The Australian Academy of Science has awarded the Hannan Medal for Mathematical Sciences to Professor N.S. Trudinger FAA (Australian National University).
The 1996 award was made to a scientist for distinguished research carried out mainly in Australia in pure mathematics. The following brief citation accompanied the award.
Trudinger has made major and particularly influential contributions to nonlinear analysis, especially partial differential equations. His early work on embeddings has led to what is now known as the ``Trudinger inequality''. He was the first to identify the famous inconsistency in Yamabe's theorem, and to rectify it in cases where the integral of scalar curvature is either negative or not large positive. His contributions to the theory of elliptic operators have led to new test-function methods which have settled conjectures involving curvature operators. His pioneering work on discrete approximations to solutions of nonlinear elliptic and parabolic equations has led to important applications in stability. His results on Hessian equations have led to a remarkable new technique for estimating derivatives at the boundary. His monograph on elliptic partial differential equations is the definitive reference in this area. His work on isoperimetric inequalities led him to develop a new approach, which allows the Alexandrov-Fenchel inequalities to be established in non-convex domains. This resulted in Trudinger being awarded the inaugural Institut Henri Poincare/Gauthier-Villars prize in nonlinear analysis, in 1995.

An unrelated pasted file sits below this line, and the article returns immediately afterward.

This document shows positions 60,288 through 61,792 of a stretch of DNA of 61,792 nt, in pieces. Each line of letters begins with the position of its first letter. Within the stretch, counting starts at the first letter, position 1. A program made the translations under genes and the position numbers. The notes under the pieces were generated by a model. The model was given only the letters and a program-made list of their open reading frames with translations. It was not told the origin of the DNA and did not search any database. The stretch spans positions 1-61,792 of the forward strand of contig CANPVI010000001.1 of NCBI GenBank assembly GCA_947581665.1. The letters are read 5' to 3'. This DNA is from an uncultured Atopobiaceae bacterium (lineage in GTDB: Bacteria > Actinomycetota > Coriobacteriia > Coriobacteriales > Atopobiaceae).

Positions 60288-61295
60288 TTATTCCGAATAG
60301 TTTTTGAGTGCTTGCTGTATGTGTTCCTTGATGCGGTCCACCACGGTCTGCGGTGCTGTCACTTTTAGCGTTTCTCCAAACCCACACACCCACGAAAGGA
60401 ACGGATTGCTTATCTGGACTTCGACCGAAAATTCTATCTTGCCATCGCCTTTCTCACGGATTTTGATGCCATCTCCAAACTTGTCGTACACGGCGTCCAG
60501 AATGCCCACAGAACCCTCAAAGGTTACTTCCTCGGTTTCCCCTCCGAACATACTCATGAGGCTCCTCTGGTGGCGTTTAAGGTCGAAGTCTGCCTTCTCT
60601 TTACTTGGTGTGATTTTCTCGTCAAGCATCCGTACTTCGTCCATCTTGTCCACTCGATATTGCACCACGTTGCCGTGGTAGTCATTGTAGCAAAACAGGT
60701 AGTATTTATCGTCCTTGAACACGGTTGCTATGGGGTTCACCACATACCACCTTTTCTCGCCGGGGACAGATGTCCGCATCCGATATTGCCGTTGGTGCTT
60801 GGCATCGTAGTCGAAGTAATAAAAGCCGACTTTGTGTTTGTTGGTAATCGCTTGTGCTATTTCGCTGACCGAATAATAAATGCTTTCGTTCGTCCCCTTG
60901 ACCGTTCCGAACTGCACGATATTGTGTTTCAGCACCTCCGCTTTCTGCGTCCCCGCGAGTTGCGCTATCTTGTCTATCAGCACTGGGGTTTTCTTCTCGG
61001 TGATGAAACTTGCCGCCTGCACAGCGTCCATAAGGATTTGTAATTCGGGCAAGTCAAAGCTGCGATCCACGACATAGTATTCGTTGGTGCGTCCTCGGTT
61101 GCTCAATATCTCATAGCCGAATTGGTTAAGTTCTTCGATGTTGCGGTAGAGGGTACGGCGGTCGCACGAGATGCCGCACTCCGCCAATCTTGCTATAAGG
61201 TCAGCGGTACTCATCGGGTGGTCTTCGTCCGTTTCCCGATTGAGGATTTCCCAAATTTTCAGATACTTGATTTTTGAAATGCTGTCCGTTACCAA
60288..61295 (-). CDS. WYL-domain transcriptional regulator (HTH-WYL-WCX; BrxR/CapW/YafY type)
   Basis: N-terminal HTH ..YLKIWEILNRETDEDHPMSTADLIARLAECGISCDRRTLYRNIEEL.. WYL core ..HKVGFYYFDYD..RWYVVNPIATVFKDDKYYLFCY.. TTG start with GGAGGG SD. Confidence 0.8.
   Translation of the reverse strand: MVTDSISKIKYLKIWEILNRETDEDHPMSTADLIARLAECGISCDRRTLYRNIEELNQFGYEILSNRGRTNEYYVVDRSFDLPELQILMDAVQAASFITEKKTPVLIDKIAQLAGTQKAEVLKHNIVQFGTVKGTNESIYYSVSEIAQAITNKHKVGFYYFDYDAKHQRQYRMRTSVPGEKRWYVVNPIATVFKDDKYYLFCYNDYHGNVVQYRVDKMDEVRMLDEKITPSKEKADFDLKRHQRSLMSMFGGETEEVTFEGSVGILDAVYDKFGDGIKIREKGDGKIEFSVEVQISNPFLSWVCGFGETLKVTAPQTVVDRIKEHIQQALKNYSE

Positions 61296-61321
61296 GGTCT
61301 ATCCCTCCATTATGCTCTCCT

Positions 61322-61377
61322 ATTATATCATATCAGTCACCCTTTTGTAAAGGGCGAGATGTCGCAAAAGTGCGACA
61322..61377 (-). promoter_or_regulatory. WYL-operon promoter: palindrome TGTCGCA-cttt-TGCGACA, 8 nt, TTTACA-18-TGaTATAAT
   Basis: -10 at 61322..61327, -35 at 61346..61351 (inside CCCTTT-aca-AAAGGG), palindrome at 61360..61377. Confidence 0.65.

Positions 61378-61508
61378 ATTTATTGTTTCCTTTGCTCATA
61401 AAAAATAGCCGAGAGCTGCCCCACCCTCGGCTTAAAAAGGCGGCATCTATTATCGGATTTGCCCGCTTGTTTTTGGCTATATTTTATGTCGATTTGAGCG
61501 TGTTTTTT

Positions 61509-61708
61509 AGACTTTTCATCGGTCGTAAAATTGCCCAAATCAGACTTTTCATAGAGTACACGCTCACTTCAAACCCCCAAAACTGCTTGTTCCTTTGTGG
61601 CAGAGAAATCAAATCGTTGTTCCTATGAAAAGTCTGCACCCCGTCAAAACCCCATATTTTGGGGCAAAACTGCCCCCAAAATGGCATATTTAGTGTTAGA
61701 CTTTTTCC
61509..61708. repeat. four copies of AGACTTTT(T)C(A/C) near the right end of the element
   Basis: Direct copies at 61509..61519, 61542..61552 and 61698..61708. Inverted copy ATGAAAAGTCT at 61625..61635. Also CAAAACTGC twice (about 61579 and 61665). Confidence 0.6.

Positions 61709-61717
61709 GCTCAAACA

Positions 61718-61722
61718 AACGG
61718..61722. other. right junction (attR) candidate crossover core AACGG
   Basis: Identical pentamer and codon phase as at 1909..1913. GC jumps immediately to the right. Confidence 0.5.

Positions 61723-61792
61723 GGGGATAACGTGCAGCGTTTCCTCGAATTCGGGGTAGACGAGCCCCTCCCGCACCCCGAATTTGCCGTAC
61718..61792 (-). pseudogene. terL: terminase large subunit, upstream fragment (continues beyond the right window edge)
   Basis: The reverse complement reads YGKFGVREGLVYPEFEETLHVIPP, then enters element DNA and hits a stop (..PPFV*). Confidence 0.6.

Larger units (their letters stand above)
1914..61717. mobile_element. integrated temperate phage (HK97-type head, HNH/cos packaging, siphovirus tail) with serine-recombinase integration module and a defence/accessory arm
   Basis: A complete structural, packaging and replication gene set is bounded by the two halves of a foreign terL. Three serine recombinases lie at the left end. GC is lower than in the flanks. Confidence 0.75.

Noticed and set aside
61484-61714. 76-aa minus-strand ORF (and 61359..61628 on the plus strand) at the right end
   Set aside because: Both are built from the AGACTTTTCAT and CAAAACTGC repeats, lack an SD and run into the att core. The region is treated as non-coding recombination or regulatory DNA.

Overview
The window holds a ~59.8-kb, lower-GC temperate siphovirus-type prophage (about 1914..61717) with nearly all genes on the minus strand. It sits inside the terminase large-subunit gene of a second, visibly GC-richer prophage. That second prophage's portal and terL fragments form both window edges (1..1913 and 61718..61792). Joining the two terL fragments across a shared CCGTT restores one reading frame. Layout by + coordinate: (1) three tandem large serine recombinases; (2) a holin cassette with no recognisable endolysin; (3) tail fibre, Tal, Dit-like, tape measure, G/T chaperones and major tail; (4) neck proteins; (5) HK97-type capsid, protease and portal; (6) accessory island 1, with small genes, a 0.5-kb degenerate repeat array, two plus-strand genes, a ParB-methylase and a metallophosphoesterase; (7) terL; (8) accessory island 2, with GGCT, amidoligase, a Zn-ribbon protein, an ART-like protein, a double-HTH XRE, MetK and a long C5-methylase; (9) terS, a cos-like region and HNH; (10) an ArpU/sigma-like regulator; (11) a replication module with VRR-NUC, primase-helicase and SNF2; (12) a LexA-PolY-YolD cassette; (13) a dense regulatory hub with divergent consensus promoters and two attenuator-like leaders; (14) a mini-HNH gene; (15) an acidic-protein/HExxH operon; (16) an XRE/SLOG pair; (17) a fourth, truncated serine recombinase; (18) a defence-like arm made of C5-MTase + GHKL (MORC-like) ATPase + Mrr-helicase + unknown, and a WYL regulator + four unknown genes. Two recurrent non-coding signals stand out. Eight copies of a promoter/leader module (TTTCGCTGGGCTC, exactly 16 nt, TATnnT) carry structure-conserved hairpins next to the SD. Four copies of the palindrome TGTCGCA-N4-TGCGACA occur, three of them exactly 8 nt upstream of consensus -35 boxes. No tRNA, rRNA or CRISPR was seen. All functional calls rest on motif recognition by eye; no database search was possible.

The Australian Academy of Science has awarded the Pausey Medal to Dr M.T. Batchelor (Australian National University).
The 1996 award was made to recognise outstanding research in physics by younger scientists whose work has been carried out mainly in Australia. The medal commemorates the unique contribution to science in Australia by the late Dr J.L. Pawsey FAA. The following brief citation accompanied the award.
Dr Batchelor has made substantial contributions to the field of exactly solvable models in statistical mechanics. Using sophisticated mathematical techniques, he has calculated the bulk and surface properties of these models, using the information gained to verify the predictions of the scaling and conformal invariance theories of critical behaviour.